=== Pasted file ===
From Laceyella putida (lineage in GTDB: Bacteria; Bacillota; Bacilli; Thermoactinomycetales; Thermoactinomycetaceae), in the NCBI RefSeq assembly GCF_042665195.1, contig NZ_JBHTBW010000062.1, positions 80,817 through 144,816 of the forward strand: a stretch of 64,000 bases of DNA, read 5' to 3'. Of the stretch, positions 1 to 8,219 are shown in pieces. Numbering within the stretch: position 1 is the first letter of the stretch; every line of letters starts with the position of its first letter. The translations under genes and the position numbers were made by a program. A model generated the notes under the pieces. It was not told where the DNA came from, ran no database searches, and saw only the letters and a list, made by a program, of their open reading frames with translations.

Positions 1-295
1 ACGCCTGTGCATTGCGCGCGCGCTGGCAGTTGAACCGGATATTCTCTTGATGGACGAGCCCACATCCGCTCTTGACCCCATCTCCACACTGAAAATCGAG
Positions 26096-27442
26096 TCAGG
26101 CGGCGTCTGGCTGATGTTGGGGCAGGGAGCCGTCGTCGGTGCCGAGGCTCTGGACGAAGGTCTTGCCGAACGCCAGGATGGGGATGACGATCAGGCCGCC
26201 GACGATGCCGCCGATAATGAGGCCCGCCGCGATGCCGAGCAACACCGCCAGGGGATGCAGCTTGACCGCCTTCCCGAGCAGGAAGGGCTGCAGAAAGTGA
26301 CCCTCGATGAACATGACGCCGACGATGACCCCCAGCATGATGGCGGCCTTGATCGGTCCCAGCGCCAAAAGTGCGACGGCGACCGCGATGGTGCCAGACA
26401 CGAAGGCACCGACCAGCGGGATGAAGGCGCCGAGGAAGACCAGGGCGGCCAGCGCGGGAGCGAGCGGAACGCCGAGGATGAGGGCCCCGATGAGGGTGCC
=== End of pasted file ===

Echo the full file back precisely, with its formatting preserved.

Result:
From Laceyella putida (lineage in GTDB: Bacteria; Bacillota; Bacilli; Thermoactinomycetales; Thermoactinomycetaceae), in the NCBI RefSeq assembly GCF_042665195.1, contig NZ_JBHTBW010000062.1, positions 80,817 through 144,816 of the forward strand: a stretch of 64,000 bases of DNA, read 5' to 3'. Of the stretch, positions 1 to 8,219 are shown in pieces. Numbering within the stretch: position 1 is the first letter of the stretch; every line of letters starts with the position of its first letter. The translations under genes and the position numbers were made by a program. A model generated the notes under the pieces. It was not told where the DNA came from, ran no database searches, and saw only the letters and a list, made by a program, of their open reading frames with translations.

Positions 1-295
1 ACGCCTGTGCATTGCGCGCGCGCTGGCAGTTGAACCGGATATTCTCTTGATGGACGAGCCCACATCCGCTCTTGACCCCATCTCCACACTGAAAATCGAG
Positions 26096-27442
26096 TCAGG
26101 CGGCGTCTGGCTGATGTTGGGGCAGGGAGCCGTCGTCGGTGCCGAGGCTCTGGACGAAGGTCTTGCCGAACGCCAGGATGGGGATGACGATCAGGCCGCC
26201 GACGATGCCGCCGATAATGAGGCCCGCCGCGATGCCGAGCAACACCGCCAGGGGATGCAGCTTGACCGCCTTCCCGAGCAGGAAGGGCTGCAGAAAGTGA
26301 CCCTCGATGAACATGACGCCGACGATGACCCCCAGCATGATGGCGGCCTTGATCGGTCCCAGCGCCAAAAGTGCGACGGCGACCGCGATGGTGCCAGACA
26401 CGAAGGCACCGACCAGCGGGATGAAGGCGCCGAGGAAGACCAGGGCGGCCAGCGCGGGAGCGAGCGGAACGCCGAGGATGAGGGCCCCGATGAGGGTGCC